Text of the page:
AhlulBayt News Agency (ABNA): Indonesia has filed a lawsuit against Israel at the International Court of Justice (ICJ) over the regime’s violations of international law in the occupied Palestinian territories.
Israeli regime’s Hebrew language newspaper Maariv reported Friday that Jakarta filed the action against the regime at the ICJ in The Hague, as the regime's brutal bombardment of the besieged enclave continues.
Reports said earlier that Jakarta has asked a team of experts to help draft a case at the ICJ to hold Israel accountable for its “policies and practices” in the occupied Palestinian territories.
Indonesia’s Foreign Minister Retno Marsudi said that expert advice is necessary to create a detailed legal opinion to show the world Israel's violations of international law.
Indonesia and Slovenia announced last week that they had decided to “actively participate” in the motion for an advisory opinion due to Israel’s genocidal war on the Gaza Strip.
The ICJ is scheduled to conduct public hearings on February 19, when Marsudi and other parties will present their perspectives on the legal consequences of Israel's occupation of Palestinian territories.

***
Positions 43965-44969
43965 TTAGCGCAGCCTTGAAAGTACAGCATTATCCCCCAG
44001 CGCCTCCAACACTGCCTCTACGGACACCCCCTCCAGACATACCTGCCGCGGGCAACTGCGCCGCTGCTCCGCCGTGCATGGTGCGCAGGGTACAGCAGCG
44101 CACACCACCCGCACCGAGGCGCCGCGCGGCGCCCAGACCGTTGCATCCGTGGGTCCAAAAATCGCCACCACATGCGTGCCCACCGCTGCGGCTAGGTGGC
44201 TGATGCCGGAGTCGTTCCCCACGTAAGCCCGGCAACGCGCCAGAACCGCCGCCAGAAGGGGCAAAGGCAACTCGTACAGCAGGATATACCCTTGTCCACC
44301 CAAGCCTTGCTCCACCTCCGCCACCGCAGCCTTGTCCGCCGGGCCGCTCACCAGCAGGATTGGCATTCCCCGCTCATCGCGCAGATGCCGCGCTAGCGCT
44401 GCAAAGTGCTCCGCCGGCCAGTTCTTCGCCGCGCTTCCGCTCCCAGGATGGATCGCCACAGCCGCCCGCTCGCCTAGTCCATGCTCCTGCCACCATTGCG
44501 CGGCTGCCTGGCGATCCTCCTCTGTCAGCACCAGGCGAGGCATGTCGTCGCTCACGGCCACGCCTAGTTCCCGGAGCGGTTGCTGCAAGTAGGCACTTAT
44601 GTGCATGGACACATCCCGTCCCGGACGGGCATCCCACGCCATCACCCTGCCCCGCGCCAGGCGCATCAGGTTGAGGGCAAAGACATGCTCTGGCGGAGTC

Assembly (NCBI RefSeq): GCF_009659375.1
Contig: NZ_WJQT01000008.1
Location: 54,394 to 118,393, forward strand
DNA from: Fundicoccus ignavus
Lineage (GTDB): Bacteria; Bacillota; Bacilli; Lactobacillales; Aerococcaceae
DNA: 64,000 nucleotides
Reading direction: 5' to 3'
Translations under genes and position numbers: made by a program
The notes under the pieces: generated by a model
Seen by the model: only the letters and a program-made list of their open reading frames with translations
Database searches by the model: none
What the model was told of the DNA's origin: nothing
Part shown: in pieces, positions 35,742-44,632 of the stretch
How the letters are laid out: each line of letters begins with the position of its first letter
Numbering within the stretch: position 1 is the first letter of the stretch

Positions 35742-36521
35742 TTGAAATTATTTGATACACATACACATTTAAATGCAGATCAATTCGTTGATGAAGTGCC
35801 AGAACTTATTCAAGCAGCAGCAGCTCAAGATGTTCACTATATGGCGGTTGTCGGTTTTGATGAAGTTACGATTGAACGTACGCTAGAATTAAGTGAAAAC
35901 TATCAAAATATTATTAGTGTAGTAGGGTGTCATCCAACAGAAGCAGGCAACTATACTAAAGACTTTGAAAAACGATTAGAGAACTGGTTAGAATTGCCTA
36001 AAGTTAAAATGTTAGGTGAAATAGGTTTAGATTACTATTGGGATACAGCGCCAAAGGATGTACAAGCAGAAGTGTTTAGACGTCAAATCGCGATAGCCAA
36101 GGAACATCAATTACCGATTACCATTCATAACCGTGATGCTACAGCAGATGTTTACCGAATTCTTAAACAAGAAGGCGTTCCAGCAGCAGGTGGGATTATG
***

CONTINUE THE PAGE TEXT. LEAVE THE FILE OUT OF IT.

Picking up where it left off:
"Indonesia supports the efforts of the UN General Assembly to obtain an advisory opinion from the International Court of Justice,” Marsudi has said.
In December 2022, the UN General Assembly voted to request that the ICJ issue an advisory opinion as to whether Israeli policy in the territories violated international law.
Indonesian law expert Hikmahanto Juwana said the court's decision in the case is only advisory.
Jakarta's move to take Israel to the UN court comes after the ICJ held its first hearing in the case against Israel’s ongoing genocidal war against the Gaza Strip earlier this month. The case was lodged by South Africa with the tribunal in late December.
Indonesia has not joined South Africa's case since it is not a party to the Genocide Convention. Foreign Minister Marsudi said Jakarta supports South Africa's efforts to report Israel's violations of the Genocide Convention to the UN court.
The court’s decision on South Africa’s request for provisional measures “could be expected in February, if not before,” Turkish news agency Anadodu reported, citing Italian lawyer Tiersisto Mariniello.